This week brought about the annual meeting of my department’s joint coordinating committee. Since TDR is a “special program,” it is co-sponsored by the World Bank, UNICEF, UNDP, and the WHO. The joint coordinating board (JCB) is thus made up of representatives from these organizations as well as from different countries that participate in TDR activities. It’s not the most exciting of conferences, but it is very important, since it’s one of the few times all these reps can come together to make sure TDR is doing what it’s supposed to be doing and that everyone’s on the same page.
Somehow, I ended up being photographer for this event. Despite involving a lot of running around, it was a lot of fun – allowing me to play with a new camera and giving me a tool to fight social awkwardness with. I also got to help with some web testing, which was surprisingly fascinating.
Anyway, one of my tasks involved getting “official” photos of the delegations with their nameplates – my least favorite part, because I hate asking people for things, and these people were important people. Plus, asking a stranger for their photo is just kind of awkward. I put it off until the last minute, and when I was down to my last chance I walked up to a delegate from a, well, stereotypically unfriendly country.
He quietly allowed me to take his photo, and then, something amazing happened. In nearly-whispered English, pulled out his cell phone and said,
“Now, will you take a picture for my family?”
With a shy but clearly proud smile, he made sure I included his official country nameplate in the shot and thanked me.
Suddenly, everyone wanted in on this. The delegate from Ghana agreed to a photo, “But only if you include my new friend,” he said, grabbing the delegate from Comoros. Spain, Peru, and Panama hammed it up, wanting to know when they could get a copy of the photo. “We don’t care if we’re ugly,” they joked. “We’re old friends.” Just like that, this intimidating group of delegates became real, humble, dorky people who loved a good selfie.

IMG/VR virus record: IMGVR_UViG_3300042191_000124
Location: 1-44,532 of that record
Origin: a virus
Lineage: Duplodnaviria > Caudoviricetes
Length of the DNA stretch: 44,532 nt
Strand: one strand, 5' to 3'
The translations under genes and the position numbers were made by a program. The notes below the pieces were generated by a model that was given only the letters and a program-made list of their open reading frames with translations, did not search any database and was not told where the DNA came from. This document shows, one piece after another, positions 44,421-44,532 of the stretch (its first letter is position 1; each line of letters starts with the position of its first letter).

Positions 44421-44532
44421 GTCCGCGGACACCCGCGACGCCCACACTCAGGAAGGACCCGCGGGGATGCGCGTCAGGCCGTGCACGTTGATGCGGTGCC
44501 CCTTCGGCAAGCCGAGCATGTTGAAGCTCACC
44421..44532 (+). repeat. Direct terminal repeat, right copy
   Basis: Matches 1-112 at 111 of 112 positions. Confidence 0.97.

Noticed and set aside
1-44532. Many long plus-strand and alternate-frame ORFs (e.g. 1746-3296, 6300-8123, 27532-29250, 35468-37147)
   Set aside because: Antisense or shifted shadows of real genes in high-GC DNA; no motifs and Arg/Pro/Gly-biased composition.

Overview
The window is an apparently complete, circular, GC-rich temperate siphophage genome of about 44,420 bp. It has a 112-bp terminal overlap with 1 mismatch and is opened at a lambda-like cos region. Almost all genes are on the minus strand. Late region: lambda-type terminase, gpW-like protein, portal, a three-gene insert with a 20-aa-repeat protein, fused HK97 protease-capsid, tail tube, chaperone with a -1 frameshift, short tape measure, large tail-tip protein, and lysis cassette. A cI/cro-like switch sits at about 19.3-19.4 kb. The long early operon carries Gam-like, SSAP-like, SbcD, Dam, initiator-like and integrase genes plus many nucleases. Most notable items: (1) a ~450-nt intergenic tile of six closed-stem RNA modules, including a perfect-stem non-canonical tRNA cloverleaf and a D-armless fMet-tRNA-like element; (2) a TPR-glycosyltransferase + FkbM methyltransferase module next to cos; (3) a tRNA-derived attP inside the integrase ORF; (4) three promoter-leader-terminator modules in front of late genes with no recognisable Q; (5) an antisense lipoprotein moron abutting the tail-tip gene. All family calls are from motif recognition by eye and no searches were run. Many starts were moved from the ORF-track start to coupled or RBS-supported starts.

The day after the conference, I mentioned this to my supervisor. “That’s the problem,” he said. “At these things, everyone is so terrified of doing something stupid that they just stuff themselves up and keep quiet. We forget that they’re all just human under it all. A good leader in that kind of situation is someone who can tell a tasteful joke, who can get everyone comfortable enough to get the real work done.”
This made me think back to my experience at the World Health Assembly in May. The whole conference was fascinating, but at many times my fellow interns and I found ourselves frustrated with the amount of time dedicated to tradition and protocol – the real action seemed stilted by these regiments. But reflecting on it, I can see where these traditions – the formal addresses, the coffee and tea breaks, the inane amount of time spent on print material and agendas – may also have practical benefits. When you’re assembling 196 member states, as in the case of WHA, with a possibility of over 100 different languages, customs, mindsets, and agendas, you need something to level the playing field. Too much pomp restricts movement; just enough pomp lets people relax and meet on a mutually established ground of tradition.
That’s been one of the coolest lessons at the WHO – learning that these are all just real people. Yes, that might sound silly, but it’s true. The coworker with two PhDs and an MD. The coworker who spent their whole life doing field research in Guinea. The coworker who just got back from running an Ebola hospital in Sierra Leone. The coworker who speaks five languages. The delegates, advisors, ministers of health. These are global health rockstars – it’s hard not to be intimidated by them.
But work here for a bit, and learn things, like how this coworker was up until 2am making a surprise birthday cake for her daughter, and that coworker spilled a full cup of coffee on himself this morning. You get to hear the Director General of WHO herself (semi)-joke in front of a formal meeting at the WHA that she needed rollerblades to get to all the events she was expected to attend. (Moments later she asked, “Where is Kofi [Annan]? He left? Oh, he must have rollerblades too!").
You get to take cell phone pics of delegates, who will return to their homes and show it to their spouses and children, saying, “Look, I was here. I was a part of something good, something big.”